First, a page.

Lorraine Daston at NYU, November 12

“Observation as a Way of Life: Time, Attention, Allegory” A Lecture by Lorraine Daston Director, Max Planck Institute for the history of Science, Berlin 12 November, 6:00pm Jerry H. Labowitz Theatre for the Performing Arts 1 Washington place More Information: nd35@nyu.edu Lorraine Daston has published on a wide range of topics in the history of science, including the history of probability and statistics, wonders in early modern science, the emergence of the scientific fact, scientific models, objects of scientific inquiry, the moral authority of nature, and the history of scientific objectivity. She is currently completing a book on “Moral and Natural Orders” and co-editing a volume on “Histories of Scientific Observation.” Professor Daston has taught at Harvard, Princeton, Brandeis, and Göttingen Universities, and at University of Chicago, where she is Visiting Professor in the Committee on Social Thought. She has also held visiting positions in Paris and Vienna and gave the Isaiah Berlin Lectures at Oxford University (1999), the West Lectures at Stanford University (2005, and the Tanner Lectures at Harvard University (2002). Among her recent publications are Objectivity (co-authored Peter Galison) and Thinking with Animals (co-authored with Gregg Mitmann); she has also co-edited Things that Talk, The Moral Authority of Nature, and the early modern volume of The Cambridge History of Science. Two of her books, Classical Probability in the Enlightenment, and Wonders of Nature (co- authored with Katharine Park), were awarded the History of Science Society’s Pfizer Prize.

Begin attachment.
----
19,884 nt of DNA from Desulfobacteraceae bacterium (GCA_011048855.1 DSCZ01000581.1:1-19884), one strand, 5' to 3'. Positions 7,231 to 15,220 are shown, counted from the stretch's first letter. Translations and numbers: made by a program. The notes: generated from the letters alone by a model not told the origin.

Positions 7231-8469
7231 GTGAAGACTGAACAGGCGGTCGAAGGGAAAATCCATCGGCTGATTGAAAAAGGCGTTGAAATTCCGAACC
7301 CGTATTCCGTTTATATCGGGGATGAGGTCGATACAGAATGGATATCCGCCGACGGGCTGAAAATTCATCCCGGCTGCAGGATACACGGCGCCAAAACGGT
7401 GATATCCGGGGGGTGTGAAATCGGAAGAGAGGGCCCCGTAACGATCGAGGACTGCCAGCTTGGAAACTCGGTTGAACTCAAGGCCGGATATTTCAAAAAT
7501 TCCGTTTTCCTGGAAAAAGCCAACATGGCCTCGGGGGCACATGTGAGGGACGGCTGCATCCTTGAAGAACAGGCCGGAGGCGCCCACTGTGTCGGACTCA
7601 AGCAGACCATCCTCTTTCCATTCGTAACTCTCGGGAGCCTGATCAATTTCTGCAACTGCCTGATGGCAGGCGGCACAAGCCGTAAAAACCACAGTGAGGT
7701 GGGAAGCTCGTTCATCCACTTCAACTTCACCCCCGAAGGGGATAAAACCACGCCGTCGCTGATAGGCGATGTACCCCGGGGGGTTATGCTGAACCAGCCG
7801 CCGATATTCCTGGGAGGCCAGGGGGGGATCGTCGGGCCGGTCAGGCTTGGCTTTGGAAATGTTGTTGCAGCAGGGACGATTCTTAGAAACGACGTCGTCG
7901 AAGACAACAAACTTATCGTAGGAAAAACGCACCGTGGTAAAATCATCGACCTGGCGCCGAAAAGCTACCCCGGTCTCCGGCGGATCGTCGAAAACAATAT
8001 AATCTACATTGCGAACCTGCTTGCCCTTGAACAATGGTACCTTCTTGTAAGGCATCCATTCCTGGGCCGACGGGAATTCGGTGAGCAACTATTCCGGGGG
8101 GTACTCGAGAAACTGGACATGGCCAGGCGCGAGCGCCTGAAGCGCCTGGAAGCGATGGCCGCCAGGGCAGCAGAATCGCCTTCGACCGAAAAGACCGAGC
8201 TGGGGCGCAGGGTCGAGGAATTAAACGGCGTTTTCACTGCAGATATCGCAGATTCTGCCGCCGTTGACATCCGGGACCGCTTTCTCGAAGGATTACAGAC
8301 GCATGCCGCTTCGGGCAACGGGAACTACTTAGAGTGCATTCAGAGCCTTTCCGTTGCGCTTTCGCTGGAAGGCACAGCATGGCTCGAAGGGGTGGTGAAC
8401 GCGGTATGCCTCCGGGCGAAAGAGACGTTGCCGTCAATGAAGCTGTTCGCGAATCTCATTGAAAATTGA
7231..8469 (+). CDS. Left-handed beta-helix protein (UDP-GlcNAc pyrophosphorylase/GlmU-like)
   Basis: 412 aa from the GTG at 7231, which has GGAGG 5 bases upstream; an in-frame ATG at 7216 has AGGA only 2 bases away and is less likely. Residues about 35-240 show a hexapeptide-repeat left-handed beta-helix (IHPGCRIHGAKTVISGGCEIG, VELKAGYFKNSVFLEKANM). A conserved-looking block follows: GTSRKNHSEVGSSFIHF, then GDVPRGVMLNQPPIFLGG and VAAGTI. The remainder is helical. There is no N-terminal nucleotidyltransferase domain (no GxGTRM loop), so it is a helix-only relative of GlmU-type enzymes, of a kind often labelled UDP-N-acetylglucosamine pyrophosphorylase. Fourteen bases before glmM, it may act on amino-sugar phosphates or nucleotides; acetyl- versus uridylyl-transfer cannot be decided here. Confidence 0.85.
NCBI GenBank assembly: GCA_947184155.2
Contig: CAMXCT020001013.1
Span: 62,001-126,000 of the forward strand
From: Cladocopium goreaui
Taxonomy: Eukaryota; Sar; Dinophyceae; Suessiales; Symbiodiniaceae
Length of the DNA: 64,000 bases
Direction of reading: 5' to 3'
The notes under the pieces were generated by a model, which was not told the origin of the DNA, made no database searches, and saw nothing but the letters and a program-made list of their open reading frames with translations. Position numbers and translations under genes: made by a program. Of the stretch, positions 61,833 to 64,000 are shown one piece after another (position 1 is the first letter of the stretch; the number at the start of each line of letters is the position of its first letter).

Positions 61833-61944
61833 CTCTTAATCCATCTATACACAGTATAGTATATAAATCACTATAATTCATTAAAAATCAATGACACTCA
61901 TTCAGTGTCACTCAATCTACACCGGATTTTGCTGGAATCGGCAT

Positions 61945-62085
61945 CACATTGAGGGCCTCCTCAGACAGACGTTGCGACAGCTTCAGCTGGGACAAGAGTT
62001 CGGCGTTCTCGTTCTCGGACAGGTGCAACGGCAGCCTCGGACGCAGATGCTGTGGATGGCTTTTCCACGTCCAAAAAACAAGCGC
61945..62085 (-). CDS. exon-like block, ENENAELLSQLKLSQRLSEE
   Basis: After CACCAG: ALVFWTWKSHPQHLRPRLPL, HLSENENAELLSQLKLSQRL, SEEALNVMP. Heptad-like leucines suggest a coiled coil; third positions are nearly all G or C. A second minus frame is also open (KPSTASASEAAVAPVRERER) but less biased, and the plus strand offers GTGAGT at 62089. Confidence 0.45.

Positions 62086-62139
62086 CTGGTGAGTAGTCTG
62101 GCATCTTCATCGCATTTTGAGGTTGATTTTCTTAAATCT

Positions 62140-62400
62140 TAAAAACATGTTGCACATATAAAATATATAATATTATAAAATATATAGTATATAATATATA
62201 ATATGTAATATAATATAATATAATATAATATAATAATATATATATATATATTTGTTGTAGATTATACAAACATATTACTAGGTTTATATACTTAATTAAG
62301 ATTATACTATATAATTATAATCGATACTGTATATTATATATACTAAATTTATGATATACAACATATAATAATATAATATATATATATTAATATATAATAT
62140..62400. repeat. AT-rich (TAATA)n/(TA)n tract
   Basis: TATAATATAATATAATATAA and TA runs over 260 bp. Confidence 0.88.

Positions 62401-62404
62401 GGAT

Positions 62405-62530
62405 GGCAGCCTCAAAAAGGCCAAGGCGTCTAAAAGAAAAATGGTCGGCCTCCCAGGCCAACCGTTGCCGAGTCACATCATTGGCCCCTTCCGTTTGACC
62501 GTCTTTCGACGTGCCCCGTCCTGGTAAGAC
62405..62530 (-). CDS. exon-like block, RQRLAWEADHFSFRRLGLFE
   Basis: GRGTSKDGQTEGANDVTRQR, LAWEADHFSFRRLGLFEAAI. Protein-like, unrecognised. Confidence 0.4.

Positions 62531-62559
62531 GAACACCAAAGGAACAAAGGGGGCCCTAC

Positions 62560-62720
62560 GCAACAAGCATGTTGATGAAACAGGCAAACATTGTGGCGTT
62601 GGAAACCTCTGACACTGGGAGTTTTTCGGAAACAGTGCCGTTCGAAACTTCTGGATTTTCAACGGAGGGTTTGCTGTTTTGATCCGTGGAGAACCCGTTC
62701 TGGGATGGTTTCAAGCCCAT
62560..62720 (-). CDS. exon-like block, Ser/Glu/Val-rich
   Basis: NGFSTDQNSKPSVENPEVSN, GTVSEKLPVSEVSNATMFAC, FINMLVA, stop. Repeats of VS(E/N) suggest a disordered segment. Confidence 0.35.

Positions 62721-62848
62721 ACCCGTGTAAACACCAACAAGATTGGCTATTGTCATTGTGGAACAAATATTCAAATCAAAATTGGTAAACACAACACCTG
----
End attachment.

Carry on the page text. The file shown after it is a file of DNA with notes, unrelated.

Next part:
Advertisements

Leave a Reply

Fill in your details below or click an icon to log in:

WordPress.com Logo

You are commenting using your WordPress.com account. Log Out / Change )

Twitter picture

You are commenting using your Twitter account. Log Out / Change )

Facebook photo

You are commenting using your Facebook account. Log Out / Change )

Google+ photo

You are commenting using your Google+ account. Log Out / Change )

Connecting to %s


%d bloggers like this: